Keywords

cyclic dithiocarbonates, magnetic nanaparticles, dithiocarbonates

Abstract

Novel bifunctional five-membered cyclic dithiocarbonates (1,3-oxathiolane-2-thione)s were synthesized by the reactions of the corresponding bifunctional oxiranes (epoxides) with carbon disulfide at room temperature with lithium bromide as catalyst. Full characterization of these monomers was performed including elemental analysis, proton and carbon nuclear magnetic resonance (NMR) spectroscopy, gas chromatography-mass spectroscopy, and Fourier transmission infrared (FTIR) spectroscopy. The polyaddition polymerization of 1,3-oxathiolane-2-thione with 1,4-diaminobutane at room temperature resulted in a poly(thiourethane) material. The latter undergoes crosslinking due probably to the autooxidation of the product and formation of disulfide linkages. The five-membered cyclic dithiocarbonate, 5-decyl-1,3-oxathiolane-2-thione, was used a model to demonstrate the usefulness of five-membered cyclic dithiocarbonates for the preparation of compounds bearing thiol and thiocarbamate groups. This functionality was desired for use as metallic nanoparticle stabilizers. A thermal decomposition oxidation method was used to synthesize the magnetic iron nanoparticles. The stabilized magnetic nanoparticles were characterized by transmission electron microscopy (TEM) to determine the shape and the size of the nanoparticles. Energy dispersive spectroscopy (EDS) was used to analyze the composition of the magnetic nanoparticles.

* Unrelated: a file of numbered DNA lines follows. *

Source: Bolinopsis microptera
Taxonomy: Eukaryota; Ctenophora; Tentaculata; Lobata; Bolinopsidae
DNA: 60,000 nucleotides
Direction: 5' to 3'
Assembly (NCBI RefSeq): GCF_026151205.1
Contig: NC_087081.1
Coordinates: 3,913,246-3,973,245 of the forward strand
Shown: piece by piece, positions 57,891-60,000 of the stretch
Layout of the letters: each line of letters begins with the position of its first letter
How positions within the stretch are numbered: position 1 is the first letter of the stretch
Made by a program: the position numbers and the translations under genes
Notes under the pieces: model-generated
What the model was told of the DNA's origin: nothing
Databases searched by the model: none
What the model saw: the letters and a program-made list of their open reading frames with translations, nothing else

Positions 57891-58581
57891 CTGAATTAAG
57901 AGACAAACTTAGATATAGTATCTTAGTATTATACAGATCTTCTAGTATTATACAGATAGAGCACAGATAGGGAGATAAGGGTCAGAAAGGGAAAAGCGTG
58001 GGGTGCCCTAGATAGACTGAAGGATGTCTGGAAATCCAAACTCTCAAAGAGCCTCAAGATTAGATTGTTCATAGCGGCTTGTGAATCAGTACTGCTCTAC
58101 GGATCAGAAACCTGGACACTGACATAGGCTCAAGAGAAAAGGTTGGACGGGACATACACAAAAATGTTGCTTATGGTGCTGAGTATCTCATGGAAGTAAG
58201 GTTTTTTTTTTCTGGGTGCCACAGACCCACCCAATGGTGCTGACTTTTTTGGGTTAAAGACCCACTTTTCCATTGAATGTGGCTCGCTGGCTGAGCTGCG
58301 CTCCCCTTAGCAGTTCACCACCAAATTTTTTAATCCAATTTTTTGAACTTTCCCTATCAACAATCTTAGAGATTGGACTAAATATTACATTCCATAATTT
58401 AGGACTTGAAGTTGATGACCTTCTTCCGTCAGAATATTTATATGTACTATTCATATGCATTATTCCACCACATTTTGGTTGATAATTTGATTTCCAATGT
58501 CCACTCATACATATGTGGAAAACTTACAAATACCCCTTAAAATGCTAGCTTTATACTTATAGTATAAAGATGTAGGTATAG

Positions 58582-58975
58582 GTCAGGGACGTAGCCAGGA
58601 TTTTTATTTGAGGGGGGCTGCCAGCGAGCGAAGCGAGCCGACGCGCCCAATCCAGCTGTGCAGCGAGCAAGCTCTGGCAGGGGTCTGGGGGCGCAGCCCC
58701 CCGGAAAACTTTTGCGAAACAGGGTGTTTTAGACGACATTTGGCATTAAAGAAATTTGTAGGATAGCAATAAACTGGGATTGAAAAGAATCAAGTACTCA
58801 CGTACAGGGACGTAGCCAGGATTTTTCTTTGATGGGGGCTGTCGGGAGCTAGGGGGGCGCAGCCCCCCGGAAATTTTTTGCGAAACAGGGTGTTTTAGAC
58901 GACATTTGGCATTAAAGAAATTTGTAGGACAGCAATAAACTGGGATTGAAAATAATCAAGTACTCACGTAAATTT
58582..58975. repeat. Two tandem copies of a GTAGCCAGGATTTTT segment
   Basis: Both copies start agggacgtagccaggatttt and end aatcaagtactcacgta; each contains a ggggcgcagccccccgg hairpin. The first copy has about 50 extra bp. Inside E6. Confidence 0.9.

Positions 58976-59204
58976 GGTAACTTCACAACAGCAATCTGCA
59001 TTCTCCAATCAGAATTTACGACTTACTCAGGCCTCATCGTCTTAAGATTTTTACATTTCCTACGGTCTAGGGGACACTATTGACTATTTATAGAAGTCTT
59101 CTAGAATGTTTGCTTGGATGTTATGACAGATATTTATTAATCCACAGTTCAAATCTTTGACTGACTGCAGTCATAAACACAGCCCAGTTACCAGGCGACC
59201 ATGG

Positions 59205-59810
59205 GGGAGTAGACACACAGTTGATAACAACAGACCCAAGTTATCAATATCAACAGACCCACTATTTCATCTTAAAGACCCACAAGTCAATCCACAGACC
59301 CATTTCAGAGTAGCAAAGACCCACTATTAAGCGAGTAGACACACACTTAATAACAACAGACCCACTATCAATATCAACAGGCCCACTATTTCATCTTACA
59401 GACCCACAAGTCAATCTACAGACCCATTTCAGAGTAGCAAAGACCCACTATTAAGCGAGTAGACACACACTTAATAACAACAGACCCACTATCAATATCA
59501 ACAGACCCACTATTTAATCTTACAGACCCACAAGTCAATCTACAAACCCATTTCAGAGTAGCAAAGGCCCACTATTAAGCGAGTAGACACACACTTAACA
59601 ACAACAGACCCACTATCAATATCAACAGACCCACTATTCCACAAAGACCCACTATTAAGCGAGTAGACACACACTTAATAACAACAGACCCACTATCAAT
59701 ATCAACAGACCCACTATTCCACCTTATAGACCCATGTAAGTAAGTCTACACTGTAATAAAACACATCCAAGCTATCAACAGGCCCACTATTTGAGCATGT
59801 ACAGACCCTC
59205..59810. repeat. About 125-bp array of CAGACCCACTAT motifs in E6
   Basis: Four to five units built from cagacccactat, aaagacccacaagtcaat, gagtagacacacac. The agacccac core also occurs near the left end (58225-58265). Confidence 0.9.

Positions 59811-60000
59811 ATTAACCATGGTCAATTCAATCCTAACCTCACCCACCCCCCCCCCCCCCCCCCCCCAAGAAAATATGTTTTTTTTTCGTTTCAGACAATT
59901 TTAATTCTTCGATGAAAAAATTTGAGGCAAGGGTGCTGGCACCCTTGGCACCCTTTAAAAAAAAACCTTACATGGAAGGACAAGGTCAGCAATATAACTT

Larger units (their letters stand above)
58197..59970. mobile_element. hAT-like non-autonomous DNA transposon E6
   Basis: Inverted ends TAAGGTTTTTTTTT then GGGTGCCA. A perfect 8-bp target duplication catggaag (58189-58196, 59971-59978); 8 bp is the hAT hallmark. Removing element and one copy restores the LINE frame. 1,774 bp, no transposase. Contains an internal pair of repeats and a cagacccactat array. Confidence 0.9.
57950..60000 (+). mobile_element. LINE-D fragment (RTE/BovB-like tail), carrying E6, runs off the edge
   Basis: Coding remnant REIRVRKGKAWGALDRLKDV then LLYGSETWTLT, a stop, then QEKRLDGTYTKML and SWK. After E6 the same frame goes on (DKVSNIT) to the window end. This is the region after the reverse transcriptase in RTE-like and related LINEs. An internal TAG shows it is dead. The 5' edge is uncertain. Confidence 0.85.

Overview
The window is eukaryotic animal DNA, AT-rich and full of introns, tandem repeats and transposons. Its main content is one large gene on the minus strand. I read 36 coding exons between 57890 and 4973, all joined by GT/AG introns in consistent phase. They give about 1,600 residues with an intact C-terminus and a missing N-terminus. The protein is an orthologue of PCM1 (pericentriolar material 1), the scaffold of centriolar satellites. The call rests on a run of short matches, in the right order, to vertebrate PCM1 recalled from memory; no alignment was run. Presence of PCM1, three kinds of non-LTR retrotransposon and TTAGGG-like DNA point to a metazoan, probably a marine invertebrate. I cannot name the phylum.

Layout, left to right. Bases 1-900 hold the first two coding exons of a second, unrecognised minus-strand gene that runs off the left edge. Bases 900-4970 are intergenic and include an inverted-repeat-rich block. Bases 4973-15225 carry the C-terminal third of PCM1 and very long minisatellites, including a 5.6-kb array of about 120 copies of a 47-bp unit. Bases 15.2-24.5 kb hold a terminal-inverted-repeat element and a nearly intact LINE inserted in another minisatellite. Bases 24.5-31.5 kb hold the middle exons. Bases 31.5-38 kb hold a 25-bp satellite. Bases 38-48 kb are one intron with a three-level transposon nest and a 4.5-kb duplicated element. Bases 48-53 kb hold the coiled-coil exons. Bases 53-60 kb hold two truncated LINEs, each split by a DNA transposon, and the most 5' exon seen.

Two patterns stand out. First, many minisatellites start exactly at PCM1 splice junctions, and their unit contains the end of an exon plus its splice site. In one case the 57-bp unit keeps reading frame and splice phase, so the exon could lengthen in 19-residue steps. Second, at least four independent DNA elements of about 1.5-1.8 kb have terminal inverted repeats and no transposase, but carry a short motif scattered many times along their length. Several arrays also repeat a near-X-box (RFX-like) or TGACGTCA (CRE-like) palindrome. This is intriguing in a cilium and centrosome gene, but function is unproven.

Notes

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Graduation Date

2004

Semester

Fall

Advisor

Belfield, Kevin

Degree

Master of Science (M.S.)

College

College of Arts and Sciences

Department

Chemistry

Degree Program

Industrial Chemistry

Format

application/pdf

Identifier

CFE0000327

URL

http://purl.fcla.edu/fcla/etd/CFE0000327

Language

English

Release Date

January 2008

Length of Campus-only Access

None

Access Status

Masters Thesis (Open Access)

Restricted to the UCF community until January 2008; it will then be open access.

Included in

Chemistry Commons

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